By CHRISTINA CHIN
PENANG: Pregnant women exposed to common household pesticides are putting their unborn babies at risk of developing breast cancer later on in life.
Even the slightest exposure to chemicals used in gardening and on insects and mosquitoes could cause dormant cancer cells to develop, Pesticide Action Network (PAN) Asia Pacific scientist and PAN Aotearoa/New Zealand coordinator Dr Meriel Watts said at the PAN 25th Anniversary Conference.
Watts, who launched her book Pesticides and Breast Cancer: A Wake Up Call at the event Friday, said the book, which was a collation of scientific evidence spanning more than 30 years, provided compelling argument for preventing the exposure of women and girls to many of today’s commonly used pesticides.
"The book takes a very comprehensive look at 98 pesticides—including insecticides, herbicides and fungicides with the potential to cause breast cancer.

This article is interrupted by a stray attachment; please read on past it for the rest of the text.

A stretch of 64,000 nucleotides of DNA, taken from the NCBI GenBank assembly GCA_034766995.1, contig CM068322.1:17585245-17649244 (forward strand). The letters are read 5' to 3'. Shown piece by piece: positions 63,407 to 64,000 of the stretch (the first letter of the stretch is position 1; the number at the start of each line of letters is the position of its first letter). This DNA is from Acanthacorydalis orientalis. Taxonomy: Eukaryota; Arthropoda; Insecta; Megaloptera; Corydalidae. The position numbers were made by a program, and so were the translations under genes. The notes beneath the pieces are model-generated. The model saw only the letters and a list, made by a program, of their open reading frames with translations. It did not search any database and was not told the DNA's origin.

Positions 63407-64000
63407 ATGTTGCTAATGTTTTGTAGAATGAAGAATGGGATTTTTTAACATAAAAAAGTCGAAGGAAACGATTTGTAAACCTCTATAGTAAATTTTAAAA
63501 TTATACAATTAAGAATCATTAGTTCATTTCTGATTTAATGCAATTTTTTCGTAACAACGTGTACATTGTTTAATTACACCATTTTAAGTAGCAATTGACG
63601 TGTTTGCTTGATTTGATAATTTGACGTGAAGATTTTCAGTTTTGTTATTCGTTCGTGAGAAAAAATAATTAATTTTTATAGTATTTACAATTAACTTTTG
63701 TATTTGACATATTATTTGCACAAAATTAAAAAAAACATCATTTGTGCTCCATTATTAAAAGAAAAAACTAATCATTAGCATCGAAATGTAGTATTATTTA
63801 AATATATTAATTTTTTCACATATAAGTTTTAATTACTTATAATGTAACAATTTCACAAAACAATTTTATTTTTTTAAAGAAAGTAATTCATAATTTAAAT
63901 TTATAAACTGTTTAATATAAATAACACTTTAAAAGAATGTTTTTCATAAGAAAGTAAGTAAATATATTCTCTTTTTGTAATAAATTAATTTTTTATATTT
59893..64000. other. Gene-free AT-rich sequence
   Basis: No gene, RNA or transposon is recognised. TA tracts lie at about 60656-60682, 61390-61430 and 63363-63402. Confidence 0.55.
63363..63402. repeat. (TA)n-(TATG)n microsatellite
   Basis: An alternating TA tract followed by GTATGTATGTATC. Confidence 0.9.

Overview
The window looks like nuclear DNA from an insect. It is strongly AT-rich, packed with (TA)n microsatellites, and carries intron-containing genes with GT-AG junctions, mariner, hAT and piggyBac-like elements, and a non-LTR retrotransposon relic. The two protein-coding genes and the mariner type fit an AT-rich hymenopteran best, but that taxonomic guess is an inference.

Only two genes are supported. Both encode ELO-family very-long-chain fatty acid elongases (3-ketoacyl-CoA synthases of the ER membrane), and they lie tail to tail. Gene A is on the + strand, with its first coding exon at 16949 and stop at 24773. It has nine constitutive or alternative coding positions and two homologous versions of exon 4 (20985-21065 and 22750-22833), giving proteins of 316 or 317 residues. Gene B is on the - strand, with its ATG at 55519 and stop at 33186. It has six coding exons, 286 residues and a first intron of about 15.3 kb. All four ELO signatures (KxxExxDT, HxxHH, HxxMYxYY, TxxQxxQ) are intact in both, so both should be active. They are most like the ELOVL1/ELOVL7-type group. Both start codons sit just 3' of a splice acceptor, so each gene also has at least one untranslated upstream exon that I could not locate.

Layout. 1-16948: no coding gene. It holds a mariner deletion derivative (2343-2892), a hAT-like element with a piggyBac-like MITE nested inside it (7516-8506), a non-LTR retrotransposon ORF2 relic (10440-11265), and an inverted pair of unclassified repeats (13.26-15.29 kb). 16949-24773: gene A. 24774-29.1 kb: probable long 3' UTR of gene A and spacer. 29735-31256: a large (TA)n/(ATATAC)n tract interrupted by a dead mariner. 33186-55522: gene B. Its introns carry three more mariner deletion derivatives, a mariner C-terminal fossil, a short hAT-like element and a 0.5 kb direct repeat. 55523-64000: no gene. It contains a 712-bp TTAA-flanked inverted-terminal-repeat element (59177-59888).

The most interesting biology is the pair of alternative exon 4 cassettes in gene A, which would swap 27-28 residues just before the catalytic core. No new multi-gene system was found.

"One of the critical aspects is to see if these pesticides promote breast cancer cell growth especially at the foetal stage.
"Breast cancer is by far the most common cause of cancer in women throughout the world. The disease is also escalating in the Asia Pacific region. It is time for systemic change in our attitude to pesticides," she said, adding that the book which took three years to complete, was aimed at creating greater awareness about the dangers of pesticides not just for women who work in the fields, but also for expecting mothers and young girls.